22 August 2008

Rock Bottom Summer Brewer's Dinner 08

This season's brewer's dinner was a little bit short notice, so we almost missed it! The crowd was quite a bit smaller than usual, probably for the same reason. Good food, good beer and good conversation were all still present so we had a great time as usual. A Greek-influenced menu lead the theme of this brewer's dinner and Jerry paired mostly lighter, summer-style beers with the courses.

Cold Tomato Soup with Parmesan Ice Cream served with 80 Schilling Scottish Ale
A classic dish with a twist, our homemade tomato soup served chilled, accompanied by a creamy original Parmesan ice cream.

Greek Salad served with Happy Pils
We toss fresh tomatoes, onions, cucumbers, olives and feta cheese together with oregano in a mouth-watering Greek dressing

Stuffed Lamb with Feta Cheese and Garlic served with Helles Bock
The finest cut of Lamb chops, seasoned and marinated, stuffed with feta cheese and spices, served with our own zesty garlic sauce.

Baklava served with Oatmeal Stout
An authentic Greek dish, prepared the Rock Bottom way! A rich delight made with ingredients such as honey and walnuts for the perfect treat.

The ice cream had more of a ricotta texture and less Ben and Jerry's.

This beer may be familiar to some of you who attended the Microbrewer's Festival. I also learned that my previous assumption about the schilling value being a tax on alcohol percentage. The schilling value of a Scottish ale is actually representative of the tax on the malt. A higher schilling beer would be a maltier beer (and through brewing science, also a somewhat higher ABV beer). The aroma on this beer opened up very malty (duh) with a slight ash quality. I hope you appreciate me writing that a beer had an ash-like nose, Mike. The flavor of this beer opened up far more than the last time I had tried it. Sweet flavors of caramel malt and apricot mixed with spicy allspice notes. The finish was incredibly crisp with a slight touch of hops rounding out the initial sweetness. When paired with the tomato soup, the tangy tomato, cream and Parmesan all amplified the hop presence and created a significant bitterness. The sweet basil in the soup melded with the malt to create an almost pizza beer-like experience. Better than pizza beer, I promise!

I think Rock Bottom's chefs are in love with stringy carrots

The Happy Pils was the last beer to be tapped at Rock Bottom and was brewed as an Imperial Pilsner. The imperial aspect definitely came through in the flavor profile, as it tasted very much of Pilsner Urquell x2. Lemon and grapefruit bitter notes were produced by the hops and provided a nice contrast to the hay-like sweetness and coriander spice. Another beer that finished very clean. The salad was very light for a Greek salad and the light spritzing of dressing was a welcome balance that is rarely found with salads. The crisp, watery lettuce was a nice compliment to the lighter beer. The lemony hops cut the oil in the dressing nicely while blending with the vinegar. The kalmata olive brine and salty cheese were especially friendly with the hop bitterness of the pilsner.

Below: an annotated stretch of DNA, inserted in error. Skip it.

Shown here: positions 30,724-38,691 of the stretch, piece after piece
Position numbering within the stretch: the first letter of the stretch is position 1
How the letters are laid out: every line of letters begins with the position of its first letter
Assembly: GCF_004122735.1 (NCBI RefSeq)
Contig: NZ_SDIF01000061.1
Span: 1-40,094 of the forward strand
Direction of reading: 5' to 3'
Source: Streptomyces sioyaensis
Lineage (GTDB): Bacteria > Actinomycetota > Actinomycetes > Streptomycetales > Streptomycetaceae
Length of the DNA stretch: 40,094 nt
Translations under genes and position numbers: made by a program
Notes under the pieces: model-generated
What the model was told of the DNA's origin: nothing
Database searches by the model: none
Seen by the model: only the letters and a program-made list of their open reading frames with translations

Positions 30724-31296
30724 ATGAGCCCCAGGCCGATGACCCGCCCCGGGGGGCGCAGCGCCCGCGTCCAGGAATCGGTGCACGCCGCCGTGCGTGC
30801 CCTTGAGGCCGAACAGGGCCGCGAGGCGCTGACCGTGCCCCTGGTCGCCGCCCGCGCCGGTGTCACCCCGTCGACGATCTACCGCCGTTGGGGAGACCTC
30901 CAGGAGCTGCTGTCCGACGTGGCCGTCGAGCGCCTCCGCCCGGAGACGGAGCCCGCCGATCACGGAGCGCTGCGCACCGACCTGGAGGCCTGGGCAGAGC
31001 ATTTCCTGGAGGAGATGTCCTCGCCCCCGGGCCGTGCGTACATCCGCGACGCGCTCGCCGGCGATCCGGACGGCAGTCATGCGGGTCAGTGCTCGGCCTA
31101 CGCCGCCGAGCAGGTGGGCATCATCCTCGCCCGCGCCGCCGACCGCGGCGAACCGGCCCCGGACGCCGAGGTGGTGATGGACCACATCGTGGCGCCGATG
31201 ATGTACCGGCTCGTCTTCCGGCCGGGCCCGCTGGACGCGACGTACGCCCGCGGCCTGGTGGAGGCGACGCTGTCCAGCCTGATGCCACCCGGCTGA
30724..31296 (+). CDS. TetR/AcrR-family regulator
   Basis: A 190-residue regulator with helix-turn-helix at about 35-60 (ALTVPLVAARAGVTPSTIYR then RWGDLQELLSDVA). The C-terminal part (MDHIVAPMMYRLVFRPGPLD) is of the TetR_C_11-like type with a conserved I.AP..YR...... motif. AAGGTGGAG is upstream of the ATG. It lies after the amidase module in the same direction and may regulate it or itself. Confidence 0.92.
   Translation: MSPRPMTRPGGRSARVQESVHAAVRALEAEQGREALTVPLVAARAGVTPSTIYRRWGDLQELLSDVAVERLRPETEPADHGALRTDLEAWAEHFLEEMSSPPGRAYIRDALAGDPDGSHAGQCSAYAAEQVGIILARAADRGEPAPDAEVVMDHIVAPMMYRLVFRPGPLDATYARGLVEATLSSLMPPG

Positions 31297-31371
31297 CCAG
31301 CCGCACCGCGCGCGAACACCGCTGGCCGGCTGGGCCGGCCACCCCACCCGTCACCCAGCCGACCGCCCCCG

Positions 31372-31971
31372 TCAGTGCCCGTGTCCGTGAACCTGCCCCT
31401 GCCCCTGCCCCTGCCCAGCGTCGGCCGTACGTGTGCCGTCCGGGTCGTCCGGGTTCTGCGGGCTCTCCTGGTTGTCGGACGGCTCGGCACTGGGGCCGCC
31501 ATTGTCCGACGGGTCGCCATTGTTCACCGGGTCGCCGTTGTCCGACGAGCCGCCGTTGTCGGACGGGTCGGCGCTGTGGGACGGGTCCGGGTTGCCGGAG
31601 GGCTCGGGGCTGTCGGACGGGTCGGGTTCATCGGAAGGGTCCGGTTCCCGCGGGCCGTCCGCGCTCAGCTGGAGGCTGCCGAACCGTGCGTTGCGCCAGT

That green onion is getting out of control

The Helles Bock was a very light and malty summer German lager. Orange and cream were the major flavor notes while a candi sugar sweetness filled out the body. Again, a slight bitterness was present in the sweet finish. At first I was a bit dismayed, as one of my lamb chops had a somewhat large piece of fat on it. I have a weird aversion to eating large amounts of fat on meat, but I figured what the heck, might as well try to pair it. I am glad I did! The creaminess of the Helles Bock complimented the creaminess of the fat very well while the hops cut through the oily fat flavors that I am typically averse to. The herbed feta almost had a gorgonzola flavor to it and the citrus flavors in the beer worked well with this. Overall the Helles Bock played a back seat to the lamb flavors here, complimenting where it could and never overpowering.

I'm beginning to think the Rock Bottom way is really huge

Oatmeal Stout started out the final course of the night. This was an extremely creamy Oatmeal Stout that could have been dessert on its own. Strong bitter chocolate notes mingled with coffee and cream flavors. Oats and roasted malt filled out the rest of the flavor profile. This beer could be described as the sweetness of a milk stout with the robust flavors of an oatmeal stout. The baklava was both much larger than most pieces of baklava I've had and far more stuffed with walnut filling. The extremely sweet honey mixed well with the sweetness of the stout and helped bring out stronger bitter flavors. The walnut mixture helped solidify the presence of oats in the beer.

Jerry also still has some of his Woodford Reserve 10-month Barrel Aged IBA on tap which we had a few of Tuesday night. It's not on the chalk board, so ask for the IBA. Overall the hop character dissipated quite a bit in the barrel, so it comes across as more of a porter. Tons of bourbon character in this one with a good malty background without the typical stout characteristics. They still had it available last night and it's definitely worth a try if they still have it on. This is his first beer in a barrel aged series. We'll try to keep you posted on when each one is released.

Maybe we'll see some of you at the next Brewer's Dinner? Don't forget that Liz up at the College Park Rock Bottom has brewer's dinners too in case you don't want to make the drive downtown.

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